Teva Proposes $5B Settlement for Thousands of Opioid Lawsuits
The agreement, pending participation by states and subdivisions, will see the Tel-Aviv, Israel-based company pay $3.7 billion in cash to states and other local government units over a 13-year period and shoulder all lawyer fees incurred by the plaintiffs. Under the terms of the proposed settlement, Teva will also provide $1.2-billion worth of the generic version of Narcan (naloxone hydrochloride nasal spray), a drug to reverse opioid overdose, spread over 10 years.
Teva expects to finalize and complete the documentation needed for the proposal in the coming weeks, followed by a nationwide sign-on process for states, subdivisions and Native American tribes. If agreed upon by enough plaintiffs, the settlement would resolve most opioid-related cases against Teva. Except for the potential relief phase of a New York litigation, no remaining trials are scheduled for the rest of the year.
The company maintains that its settlement does not constitute an admission of wrongdoing, insisting that it is only in its best interest to move past the lawsuits to better serve their patients.
Teva’s proposal is also contingent on settlements by Allergan, whose opioid generics Teva bought in 2016. Pharma giant AbbVie acquired Allergan in 2019. Allergan must reach its nationwide settlement for Teva’s to push through. The two companies must also agree on how much Allergan owes Teva for claims filed before the 2016 acquisition.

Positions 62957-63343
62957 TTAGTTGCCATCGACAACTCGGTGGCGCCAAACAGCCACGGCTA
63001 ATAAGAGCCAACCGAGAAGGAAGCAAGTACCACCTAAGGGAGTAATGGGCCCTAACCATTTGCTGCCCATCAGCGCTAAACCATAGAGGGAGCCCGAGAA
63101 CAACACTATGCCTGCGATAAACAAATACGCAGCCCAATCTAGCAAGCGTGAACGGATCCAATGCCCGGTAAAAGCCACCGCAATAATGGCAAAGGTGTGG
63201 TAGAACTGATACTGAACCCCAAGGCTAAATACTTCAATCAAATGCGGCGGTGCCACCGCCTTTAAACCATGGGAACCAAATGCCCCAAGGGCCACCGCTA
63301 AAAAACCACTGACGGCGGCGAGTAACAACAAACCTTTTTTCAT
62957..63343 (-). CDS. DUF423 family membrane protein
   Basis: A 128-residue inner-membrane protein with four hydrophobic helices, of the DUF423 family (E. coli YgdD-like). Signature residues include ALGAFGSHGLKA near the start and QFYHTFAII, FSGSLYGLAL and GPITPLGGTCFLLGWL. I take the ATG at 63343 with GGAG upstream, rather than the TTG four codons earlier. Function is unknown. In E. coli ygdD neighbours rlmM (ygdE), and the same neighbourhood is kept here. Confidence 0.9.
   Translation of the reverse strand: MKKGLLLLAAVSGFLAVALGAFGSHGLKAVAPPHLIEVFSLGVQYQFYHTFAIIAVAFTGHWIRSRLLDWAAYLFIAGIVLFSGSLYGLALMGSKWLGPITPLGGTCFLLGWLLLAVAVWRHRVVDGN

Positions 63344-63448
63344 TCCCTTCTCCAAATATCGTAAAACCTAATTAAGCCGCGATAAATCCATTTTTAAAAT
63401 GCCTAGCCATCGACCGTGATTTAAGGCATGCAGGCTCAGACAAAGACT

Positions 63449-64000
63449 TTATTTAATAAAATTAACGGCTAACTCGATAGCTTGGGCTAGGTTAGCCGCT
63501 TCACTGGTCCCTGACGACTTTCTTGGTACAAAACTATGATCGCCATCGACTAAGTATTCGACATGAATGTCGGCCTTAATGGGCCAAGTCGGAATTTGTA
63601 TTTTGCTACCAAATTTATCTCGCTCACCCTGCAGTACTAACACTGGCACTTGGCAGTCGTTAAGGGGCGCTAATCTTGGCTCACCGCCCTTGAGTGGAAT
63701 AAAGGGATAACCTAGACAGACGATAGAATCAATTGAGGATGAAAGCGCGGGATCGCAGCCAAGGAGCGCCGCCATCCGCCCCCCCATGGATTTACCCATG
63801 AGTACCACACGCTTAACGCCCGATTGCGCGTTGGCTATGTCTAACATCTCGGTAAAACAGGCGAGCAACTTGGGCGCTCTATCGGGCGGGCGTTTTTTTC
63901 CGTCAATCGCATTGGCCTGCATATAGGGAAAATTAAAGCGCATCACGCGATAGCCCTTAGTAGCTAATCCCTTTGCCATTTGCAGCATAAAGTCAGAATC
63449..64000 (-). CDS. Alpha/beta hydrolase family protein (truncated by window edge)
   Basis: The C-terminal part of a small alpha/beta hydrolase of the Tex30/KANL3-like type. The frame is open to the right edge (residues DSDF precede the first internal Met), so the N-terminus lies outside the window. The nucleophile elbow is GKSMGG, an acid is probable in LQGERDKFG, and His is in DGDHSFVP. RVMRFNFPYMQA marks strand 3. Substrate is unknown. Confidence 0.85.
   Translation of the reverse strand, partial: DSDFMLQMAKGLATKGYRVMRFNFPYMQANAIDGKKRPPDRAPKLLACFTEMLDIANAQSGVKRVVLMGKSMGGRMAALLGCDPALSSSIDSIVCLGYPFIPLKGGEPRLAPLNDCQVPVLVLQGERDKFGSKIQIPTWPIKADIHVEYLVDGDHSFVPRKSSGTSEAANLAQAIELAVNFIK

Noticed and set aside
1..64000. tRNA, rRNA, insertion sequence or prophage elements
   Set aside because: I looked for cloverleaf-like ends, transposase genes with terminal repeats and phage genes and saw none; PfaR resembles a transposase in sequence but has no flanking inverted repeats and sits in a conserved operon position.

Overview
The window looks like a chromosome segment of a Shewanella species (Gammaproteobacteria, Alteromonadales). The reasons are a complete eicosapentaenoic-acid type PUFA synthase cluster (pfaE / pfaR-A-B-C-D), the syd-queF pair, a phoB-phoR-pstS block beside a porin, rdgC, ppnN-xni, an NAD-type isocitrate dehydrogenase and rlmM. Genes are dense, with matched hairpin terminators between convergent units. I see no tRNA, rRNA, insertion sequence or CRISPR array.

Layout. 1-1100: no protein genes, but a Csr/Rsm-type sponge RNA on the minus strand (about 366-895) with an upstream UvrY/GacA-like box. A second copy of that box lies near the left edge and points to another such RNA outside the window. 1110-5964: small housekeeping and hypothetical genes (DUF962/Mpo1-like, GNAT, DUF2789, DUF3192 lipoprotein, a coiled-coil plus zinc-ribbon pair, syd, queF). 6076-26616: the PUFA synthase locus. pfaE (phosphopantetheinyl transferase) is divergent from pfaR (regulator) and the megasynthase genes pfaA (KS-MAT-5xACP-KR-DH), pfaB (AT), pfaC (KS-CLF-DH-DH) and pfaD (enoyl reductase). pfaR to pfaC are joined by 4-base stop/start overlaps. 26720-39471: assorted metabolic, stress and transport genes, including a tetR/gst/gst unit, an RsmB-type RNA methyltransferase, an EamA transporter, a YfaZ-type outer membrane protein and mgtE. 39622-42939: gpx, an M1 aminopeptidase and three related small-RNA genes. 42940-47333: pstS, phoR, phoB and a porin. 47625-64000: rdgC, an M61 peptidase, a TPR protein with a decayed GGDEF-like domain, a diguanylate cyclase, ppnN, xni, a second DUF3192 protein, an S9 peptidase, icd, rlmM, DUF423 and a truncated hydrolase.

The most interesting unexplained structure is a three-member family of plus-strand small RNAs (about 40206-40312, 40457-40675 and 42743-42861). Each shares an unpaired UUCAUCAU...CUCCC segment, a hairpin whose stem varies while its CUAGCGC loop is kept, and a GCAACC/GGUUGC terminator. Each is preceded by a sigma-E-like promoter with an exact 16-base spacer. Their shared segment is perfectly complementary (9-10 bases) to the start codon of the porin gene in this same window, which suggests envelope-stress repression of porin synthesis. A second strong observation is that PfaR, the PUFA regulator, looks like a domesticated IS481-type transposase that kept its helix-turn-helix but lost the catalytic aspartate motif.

News about Teva’s plans to settle first surfaced in May, when a Bloomberg report cited three unnamed sources who knew that both Teva and AbbVie were willing to fork over a combined $5 billion to quiet the lawsuits. At the time, it was still unclear how much each company was contributing to the sum, but Teva chief executive officer Kare Schultz pegged Teva’s share to be at around $2.6 billion in cash and medicine.
These opioid lawsuits have long been a painful thorn in Teva’s side. In March 2019, New York Attorney General Letitia James filed what her office called the “nation’s most comprehensive suit against opioid distributors and manufacturers.” Among the defendants were Teva and Allergan, which was already under AbbVie at the time.
The charge was that these companies engaged in years of deceptive marketing and were remiss in their duties to monitor the large-scale diversion of opioid substances—and that they were all ultimately responsible for the opioid crisis in the state. Nearly three years later, in December 2021, a New York jury found Teva guilty of misleading people about the dangers of opioids, in a ruling that could set the company back by more than $1.5 billion. Teva said that it would appeal the decision.
Earlier this month, NY Attorney General James continued her rally against Teva and revealed evidence that the Israel-based parent company, not just its United States unit, intentionally misrepresented its role in the opioids industry in the U.S. “to evade legal action and accountability.”
Teva’s legal woes go far beyond New York, too. In March this year, the company and AbbVie settled opioid-related lawsuits in Rhode Island for a total of $28.5 million. In September last year, the company surrendered $15 million to the state of Louisiana for similar cases.